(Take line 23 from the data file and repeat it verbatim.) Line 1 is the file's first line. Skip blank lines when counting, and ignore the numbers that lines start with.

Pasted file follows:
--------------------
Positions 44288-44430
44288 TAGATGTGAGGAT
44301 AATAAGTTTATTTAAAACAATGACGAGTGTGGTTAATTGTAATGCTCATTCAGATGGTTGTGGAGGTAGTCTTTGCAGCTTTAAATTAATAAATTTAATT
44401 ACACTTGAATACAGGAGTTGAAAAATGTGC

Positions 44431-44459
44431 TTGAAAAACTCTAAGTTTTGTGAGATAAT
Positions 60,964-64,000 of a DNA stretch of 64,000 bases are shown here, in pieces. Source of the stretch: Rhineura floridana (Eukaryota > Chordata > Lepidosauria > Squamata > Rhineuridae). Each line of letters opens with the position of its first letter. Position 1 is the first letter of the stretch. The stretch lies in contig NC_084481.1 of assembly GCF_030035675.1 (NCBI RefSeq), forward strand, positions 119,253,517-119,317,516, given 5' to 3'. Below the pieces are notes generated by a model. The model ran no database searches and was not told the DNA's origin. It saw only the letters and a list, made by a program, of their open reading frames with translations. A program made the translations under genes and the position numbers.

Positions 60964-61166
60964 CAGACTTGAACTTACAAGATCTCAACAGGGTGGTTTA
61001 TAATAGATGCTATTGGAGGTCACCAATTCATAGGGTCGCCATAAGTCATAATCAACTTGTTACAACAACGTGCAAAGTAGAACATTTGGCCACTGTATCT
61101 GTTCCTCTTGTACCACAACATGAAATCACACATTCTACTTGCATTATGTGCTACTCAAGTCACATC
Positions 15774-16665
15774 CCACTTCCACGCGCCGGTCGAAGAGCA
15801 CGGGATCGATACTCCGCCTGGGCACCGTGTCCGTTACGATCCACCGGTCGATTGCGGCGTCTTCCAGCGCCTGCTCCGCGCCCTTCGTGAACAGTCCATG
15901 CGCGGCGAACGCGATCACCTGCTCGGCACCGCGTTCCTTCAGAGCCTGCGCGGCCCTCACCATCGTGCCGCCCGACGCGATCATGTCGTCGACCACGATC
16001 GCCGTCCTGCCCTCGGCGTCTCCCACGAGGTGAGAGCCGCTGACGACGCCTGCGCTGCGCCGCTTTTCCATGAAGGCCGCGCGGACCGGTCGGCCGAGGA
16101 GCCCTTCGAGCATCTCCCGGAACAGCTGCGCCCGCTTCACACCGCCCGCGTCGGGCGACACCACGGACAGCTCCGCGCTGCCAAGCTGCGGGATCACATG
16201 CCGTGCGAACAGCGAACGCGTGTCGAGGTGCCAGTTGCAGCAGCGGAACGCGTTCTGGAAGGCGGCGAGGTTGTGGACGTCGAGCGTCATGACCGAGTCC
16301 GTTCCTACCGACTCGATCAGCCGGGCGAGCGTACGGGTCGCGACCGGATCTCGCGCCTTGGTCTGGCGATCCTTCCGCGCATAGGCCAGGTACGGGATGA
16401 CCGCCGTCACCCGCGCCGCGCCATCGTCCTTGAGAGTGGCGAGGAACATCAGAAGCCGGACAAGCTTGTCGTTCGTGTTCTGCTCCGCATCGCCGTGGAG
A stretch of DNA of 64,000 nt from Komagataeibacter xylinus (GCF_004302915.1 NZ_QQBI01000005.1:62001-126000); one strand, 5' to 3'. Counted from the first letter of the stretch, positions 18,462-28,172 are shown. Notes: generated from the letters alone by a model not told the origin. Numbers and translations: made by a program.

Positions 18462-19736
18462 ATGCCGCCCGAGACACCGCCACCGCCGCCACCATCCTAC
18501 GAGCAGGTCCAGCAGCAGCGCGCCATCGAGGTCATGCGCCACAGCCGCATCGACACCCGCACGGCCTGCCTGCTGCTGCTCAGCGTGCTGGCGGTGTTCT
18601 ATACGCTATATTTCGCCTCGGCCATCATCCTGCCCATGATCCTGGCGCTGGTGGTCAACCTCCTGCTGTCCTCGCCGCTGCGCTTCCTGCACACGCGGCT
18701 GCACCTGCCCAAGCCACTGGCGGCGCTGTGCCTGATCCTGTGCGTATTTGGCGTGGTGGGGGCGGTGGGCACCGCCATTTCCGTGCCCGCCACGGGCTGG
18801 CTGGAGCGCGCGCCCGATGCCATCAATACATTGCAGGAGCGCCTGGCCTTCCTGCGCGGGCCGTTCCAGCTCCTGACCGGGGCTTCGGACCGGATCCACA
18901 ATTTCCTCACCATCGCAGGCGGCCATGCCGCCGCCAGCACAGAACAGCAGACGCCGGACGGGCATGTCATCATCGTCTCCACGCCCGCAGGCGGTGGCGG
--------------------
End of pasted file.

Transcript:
18462 ATGCCGCCCGAGACACCGCCACCGCCGCCACCATCCTAC